“The adoption of the constitution will be a milestone in Pakistan’s history. For 26 years, a power structure dominated by the bureaucracy and a military junta and bolstered by self-seeking politicians thwarted the establishment of democratic institutions and denied to the people an ordered political life. The nation remained in the grip of a dreadful vice forged by the egoism of one group and the obscurantism of another. The result was the complacency, the confusion, the incoherence and the loss of pride and confidence that brought us untold sorrow and splintered the nation founded in 1947.”

The democratic government that governed Pakistan from 2008-2013 restored and strengthened the Constitution of Shaheed Zulfikar Ali Bhutto through the 18th amendment. The constitution had been distorted with amendments introduced by dictators. This crucial amendment gave the provinces greater power and the resources to directly govern their areas and people.

Mr. Bhutto’s era was the age of revolution for Pakistan. He mobilized the country’s first mass-based political party. The Pakistan Peoples Party became the undiluted voice of the people and opened the way for other parties to similarly try and reach out to the people. The slogan of “Roti, Kapra aur Makaan” brought the needs of the people into Pakistani politics for the first time. He was hated by the drawing room elites because he transferred power to the voters and therefore to the towns and villages. He has never been forgiven for this. And, neither was his daughter Shaheed Mohtarma Benazir Bhutto or the PPP.

Zulfikar Ali Bhutto changed the history of Pakistan by empowering citizens to have a voice. His voice was silenced. It is time to hear the voices of the citizens again.

The writer is a former member of the National Assembly-

The article published in Daily Times on 04/04/2013 Link: http://alturl.com/dxnto

Written by Farahnaz Ispahani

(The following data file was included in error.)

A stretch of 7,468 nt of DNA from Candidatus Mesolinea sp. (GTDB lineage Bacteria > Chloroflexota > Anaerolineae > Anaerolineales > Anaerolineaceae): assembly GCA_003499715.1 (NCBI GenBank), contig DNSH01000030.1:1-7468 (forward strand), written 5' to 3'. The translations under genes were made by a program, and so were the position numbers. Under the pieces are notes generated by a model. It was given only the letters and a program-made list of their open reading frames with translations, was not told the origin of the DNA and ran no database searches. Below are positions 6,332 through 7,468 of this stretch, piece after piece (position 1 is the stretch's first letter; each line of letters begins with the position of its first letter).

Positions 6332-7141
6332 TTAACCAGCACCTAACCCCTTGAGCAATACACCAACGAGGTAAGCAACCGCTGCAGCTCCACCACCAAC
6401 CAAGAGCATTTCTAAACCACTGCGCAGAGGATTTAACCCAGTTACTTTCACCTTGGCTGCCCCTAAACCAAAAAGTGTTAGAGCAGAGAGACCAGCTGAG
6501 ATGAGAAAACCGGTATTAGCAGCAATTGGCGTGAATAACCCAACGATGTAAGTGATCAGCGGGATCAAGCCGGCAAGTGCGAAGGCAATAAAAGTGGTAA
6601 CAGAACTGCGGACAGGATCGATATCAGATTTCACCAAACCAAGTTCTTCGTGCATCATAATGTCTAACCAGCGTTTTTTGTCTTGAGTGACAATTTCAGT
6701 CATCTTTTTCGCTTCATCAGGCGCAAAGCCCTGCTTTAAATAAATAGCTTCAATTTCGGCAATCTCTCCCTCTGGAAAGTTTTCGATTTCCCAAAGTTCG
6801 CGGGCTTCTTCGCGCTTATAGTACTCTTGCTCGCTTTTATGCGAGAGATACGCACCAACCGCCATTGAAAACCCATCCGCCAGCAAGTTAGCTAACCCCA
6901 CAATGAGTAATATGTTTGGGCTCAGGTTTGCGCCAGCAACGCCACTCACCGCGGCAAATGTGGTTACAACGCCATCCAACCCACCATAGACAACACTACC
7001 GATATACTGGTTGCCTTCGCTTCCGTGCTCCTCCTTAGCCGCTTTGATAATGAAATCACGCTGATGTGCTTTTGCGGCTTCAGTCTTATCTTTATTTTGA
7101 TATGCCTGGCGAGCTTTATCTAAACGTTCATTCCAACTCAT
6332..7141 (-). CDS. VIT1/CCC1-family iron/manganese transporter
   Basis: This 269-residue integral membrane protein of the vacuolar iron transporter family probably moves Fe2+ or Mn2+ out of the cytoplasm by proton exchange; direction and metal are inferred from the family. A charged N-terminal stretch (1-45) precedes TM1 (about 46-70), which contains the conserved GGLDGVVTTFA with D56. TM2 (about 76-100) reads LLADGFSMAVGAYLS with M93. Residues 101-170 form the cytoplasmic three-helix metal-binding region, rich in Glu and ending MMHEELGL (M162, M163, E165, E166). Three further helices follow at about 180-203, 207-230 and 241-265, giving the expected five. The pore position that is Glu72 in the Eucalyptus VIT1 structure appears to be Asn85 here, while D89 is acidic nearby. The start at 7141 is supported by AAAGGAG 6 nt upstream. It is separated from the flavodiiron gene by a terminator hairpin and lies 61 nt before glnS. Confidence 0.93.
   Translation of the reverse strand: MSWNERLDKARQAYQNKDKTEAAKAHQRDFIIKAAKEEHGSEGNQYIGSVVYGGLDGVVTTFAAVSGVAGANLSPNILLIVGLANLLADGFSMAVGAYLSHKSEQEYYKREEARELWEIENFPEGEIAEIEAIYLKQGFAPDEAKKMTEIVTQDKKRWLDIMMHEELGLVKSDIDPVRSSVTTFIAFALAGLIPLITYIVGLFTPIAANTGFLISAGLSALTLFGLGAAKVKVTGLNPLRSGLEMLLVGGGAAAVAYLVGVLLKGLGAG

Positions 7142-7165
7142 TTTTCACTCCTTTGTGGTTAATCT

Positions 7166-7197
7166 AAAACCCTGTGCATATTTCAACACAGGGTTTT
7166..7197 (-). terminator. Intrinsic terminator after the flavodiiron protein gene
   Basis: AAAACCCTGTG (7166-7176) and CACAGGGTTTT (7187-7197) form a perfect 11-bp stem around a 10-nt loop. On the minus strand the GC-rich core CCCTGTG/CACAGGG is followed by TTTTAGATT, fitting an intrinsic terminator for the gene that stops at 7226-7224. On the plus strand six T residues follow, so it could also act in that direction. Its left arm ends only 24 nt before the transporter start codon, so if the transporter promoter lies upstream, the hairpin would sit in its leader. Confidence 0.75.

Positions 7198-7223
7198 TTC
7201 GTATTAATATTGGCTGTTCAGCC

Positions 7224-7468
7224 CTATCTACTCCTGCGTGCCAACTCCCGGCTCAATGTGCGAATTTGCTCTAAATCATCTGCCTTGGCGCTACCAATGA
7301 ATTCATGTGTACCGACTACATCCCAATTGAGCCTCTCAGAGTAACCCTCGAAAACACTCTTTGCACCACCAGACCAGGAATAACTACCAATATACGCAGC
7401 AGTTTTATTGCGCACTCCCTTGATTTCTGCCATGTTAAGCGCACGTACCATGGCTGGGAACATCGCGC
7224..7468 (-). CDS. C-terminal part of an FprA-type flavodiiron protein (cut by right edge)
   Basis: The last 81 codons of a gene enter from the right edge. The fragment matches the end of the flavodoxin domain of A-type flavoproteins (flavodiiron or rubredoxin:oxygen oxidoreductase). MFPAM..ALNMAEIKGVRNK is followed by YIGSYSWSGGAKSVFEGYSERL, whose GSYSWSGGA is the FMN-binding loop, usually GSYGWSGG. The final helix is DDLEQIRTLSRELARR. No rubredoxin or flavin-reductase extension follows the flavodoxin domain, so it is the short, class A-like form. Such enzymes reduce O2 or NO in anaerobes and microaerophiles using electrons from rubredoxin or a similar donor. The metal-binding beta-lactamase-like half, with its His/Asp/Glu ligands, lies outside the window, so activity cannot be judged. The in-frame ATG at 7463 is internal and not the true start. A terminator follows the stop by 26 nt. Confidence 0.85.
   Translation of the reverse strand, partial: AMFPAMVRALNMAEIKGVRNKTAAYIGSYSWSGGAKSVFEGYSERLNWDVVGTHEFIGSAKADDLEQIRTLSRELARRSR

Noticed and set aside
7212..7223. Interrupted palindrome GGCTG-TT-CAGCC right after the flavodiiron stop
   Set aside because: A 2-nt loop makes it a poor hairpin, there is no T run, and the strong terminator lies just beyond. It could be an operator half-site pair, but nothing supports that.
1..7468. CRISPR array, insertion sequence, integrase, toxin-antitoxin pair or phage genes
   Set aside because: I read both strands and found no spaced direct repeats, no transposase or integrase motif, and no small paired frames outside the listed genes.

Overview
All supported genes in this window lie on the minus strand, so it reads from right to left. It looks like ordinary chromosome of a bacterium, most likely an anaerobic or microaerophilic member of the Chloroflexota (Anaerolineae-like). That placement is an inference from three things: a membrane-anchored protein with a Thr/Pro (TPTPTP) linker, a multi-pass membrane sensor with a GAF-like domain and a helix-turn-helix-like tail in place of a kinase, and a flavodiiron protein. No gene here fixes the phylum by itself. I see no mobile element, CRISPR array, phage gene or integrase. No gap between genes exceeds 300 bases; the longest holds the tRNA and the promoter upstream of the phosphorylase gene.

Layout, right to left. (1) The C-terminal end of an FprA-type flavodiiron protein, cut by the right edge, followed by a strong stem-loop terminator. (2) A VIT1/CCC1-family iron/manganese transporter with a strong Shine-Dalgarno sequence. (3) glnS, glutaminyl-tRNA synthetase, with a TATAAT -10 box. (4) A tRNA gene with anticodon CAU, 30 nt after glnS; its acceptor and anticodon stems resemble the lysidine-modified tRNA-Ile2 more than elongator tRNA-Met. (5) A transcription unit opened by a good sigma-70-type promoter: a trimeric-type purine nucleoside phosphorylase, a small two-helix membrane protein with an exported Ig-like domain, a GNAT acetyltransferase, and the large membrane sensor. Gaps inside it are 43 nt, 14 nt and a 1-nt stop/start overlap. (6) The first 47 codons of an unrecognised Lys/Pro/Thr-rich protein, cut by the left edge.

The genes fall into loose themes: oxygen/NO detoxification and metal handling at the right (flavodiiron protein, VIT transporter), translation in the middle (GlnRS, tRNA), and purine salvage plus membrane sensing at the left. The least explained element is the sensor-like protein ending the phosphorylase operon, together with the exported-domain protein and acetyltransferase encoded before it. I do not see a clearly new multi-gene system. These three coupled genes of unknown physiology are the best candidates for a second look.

Farahnaz Ispahani is a Global Fellow, at the Woodrow Wilson International Center for Scholars in Washington DC. She is the author of the recently published book "Purifying the Land of the Pure: The History of Pakistan's Religious Minorities. Oxford University Press, 2017. Ms. Farahnaz Ispahani has been a leading voice for women and religious minorities in Pakistan for the past twenty five years, first as a journalist, then as a member of Pakistan’s National Assembly, and most recently as a scholar based in the United States. An advocate of Pakistan’s return to democracy during the military regime of Pervez Musharraf, she served as a spokesperson and international media coordinator for the Pakistan People’s Party, working alongside the late Benazir Bhutto. During her tenure in parliament (2008–2012), she was a member of the Human Rights Committee and the Women’s Parliamentary Caucus. In 2013–2014, she served as a Public Policy Scholar at the Woodrow Wilson International Center for Scholars, where she completed a book on the persecution of religious minorities in Pakistan. In 2012, she was listed among Foreign Policy magazine’s Top 100 Global Thinkers, as well as Newsweek Pakistan’s Top 100 Women Who Matter. During her fellowship, Ms. Ispahani is exploring women’s political participation in the Muslim world, both in terms of their progress toward gender equality under democratic systems and the converse rise of women as agents of extremist propaganda within the world of the Islamic State. FARAHNAZ ISPAHANI is Senior Fellow, South and South East Asia Action Team at Religious Freedom Institute also.